couple of examples from Basque: the final /s/ of the negative particle
/es/ becomes [t] before another /s/; e.g.: /es-sara/ [etsara] 'you are
not'. In Biscayan Basque stem-final /a/ becomes [e] before the
singular determiner /a/: /alaba-a/ [alabea] 'the daughter'.
So, dissimilation involving adjacent identical sounds is attested.

We are unclear on another of Stampe's points. He states that,

> Another puzzle: Dissimilations, like other fortitions, apply in
> narrower prosodic domains only if they apply in wider domains.
> [...]
> This is the opposite of assimilations, which, like all lenitions,
> apply in wider prosodic domains only if they apply in narrower ones.

While this is certainly an interesting claim, it is not clear to us
how it is to be interpreted. What sort of ``prosodic domains'' does
Stampe refer to? From the examples it appears that a consequence of
the claim is the following: dissimilations affect unaccented nuclei if
they also affect accented ones, while the opposite is true for
assimilations. But if so, this claim has a number of clear
counterexamples; for instance Metaphony (the raising of a vowel under
the influence of a final high vowel- an assimilation) in many Romance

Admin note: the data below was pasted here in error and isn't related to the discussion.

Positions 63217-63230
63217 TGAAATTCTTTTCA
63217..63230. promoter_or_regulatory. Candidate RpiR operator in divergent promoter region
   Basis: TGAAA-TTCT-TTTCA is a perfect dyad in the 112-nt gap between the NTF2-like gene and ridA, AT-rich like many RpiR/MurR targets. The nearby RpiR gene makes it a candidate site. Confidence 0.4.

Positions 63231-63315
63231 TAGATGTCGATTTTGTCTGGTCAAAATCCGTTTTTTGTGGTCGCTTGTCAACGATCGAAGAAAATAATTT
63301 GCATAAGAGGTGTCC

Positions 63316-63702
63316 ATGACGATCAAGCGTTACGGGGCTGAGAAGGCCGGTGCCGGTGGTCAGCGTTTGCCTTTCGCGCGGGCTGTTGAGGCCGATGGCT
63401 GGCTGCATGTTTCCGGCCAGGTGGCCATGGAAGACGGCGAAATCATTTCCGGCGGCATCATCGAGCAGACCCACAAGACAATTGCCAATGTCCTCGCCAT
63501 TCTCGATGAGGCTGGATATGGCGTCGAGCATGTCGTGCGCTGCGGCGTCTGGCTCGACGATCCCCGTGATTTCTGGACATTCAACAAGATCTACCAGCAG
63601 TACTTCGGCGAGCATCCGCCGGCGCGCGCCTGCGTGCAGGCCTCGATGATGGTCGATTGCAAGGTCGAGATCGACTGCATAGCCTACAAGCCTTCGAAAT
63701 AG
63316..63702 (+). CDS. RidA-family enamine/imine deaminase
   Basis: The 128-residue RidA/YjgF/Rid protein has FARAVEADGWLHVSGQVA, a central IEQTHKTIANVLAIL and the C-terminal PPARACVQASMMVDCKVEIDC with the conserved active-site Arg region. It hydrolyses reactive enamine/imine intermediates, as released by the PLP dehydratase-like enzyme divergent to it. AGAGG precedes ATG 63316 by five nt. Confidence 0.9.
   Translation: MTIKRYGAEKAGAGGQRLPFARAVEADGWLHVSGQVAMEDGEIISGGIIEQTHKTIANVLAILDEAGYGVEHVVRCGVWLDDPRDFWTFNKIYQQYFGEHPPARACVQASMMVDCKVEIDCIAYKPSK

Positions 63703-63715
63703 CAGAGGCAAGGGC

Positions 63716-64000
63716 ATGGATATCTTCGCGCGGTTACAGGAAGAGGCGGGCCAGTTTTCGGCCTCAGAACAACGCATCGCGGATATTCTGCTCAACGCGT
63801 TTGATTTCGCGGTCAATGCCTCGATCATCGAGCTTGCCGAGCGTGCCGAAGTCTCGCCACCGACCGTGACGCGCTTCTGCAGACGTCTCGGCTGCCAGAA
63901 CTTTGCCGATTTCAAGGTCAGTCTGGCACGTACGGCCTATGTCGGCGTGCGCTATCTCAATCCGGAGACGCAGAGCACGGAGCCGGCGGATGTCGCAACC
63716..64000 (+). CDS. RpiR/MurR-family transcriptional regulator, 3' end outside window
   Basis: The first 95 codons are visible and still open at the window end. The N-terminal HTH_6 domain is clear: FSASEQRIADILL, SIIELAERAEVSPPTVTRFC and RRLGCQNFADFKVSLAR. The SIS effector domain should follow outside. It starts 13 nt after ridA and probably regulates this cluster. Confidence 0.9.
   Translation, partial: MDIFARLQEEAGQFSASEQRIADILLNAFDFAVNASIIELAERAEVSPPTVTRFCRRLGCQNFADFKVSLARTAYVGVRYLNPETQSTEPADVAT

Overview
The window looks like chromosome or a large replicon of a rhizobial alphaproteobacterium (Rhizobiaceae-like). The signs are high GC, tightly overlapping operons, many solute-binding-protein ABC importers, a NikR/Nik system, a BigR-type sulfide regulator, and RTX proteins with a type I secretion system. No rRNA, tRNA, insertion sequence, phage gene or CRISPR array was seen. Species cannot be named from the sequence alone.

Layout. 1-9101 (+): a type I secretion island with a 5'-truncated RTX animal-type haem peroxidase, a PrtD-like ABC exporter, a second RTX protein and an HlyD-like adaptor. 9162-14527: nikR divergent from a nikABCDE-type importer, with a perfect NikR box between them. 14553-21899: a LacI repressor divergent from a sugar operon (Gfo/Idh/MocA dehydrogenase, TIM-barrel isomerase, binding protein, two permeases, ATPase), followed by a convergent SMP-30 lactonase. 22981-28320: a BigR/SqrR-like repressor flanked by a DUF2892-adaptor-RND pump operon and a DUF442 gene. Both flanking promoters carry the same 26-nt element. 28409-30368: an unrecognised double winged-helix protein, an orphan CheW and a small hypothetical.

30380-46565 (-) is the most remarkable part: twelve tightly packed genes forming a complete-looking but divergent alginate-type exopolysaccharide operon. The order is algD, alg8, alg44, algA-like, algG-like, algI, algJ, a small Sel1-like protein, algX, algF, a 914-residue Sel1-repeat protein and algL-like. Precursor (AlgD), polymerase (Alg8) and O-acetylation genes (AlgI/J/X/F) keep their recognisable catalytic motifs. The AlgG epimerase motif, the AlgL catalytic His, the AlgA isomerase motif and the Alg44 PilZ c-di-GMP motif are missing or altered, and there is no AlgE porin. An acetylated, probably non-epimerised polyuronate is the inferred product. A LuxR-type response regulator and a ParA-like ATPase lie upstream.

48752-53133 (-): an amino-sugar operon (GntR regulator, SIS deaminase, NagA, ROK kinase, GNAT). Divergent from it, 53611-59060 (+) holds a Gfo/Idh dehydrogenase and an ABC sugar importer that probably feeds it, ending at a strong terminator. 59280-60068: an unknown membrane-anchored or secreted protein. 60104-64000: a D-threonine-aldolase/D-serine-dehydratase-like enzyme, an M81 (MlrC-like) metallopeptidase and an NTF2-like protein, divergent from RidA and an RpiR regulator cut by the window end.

languages affects only stressed vowels. Thus, in the dialect of Lena
(Spain) /p'aSaru/ [p'eSaru] (cf/ plural [p'aSaros]) (S = prepalatal
voiceless fricative).

We would be grateful for clarification on any of these points.

Jose Ignacio Hualde (jihualdeux1.cso.uiuc.edu)
Jennifer Cole (colecogsci.uiuc.edu)

Univ. of Illinois, Urbana, IL 61801
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Message 2: 3.569 Phonology: Assimilation, Dissimilation, Natural

Date: Tue, 14 Jul 92 14:12:36 ED3.569 Phonology: Assimilation, Dissimilation, Natural
From: <Alexis_Manaster_RamerMTS.cc.Wayne.edu>
Subject: 3.569 Phonology: Assimilation, Dissimilation, Natural

Dr. Gladney response (3.569) to my posting on Polish voicing
assimilation (3.511) says that I was wrong to claim that ALL
voiced fricatives devoice after voiceless obstruents. However,
his example of dialectal /gzwo/ 'shirt', etymologically perhaps
from /kuzlo/ (with short /u/) is surely irrelevant, since this
form arose centuries ago, whereas my claims are about the modern
language (I could also quibble about the fact that, since this
belongs to some dialect which is quite foreign to me, it is
also irrelevant for that reason). On the other hand, the
evidence that I have (which involves Polish speakers mispronouncing
foreign words) does bear on the synchronic situation.

I might add yet another argument. Since Polish has a phonemic
voiceless velar /x/ (actually it is usually frictionless, so 'x'
is the wrong symbol, but that does not matter here) but lacks
(for most speakers) a corresponding voiced sound, a good test
for my hypothesis involves foreign words with clusters of
/x/ + a voiced fricative. According to an experiment I did
with several speakers, WITHIN the boundaries of a morpheme,
such clusters will be pronounced with progressive assimilation,
including orthographic (that's how forms were presented to
speakers) 'Achziw', rendered with /xs/.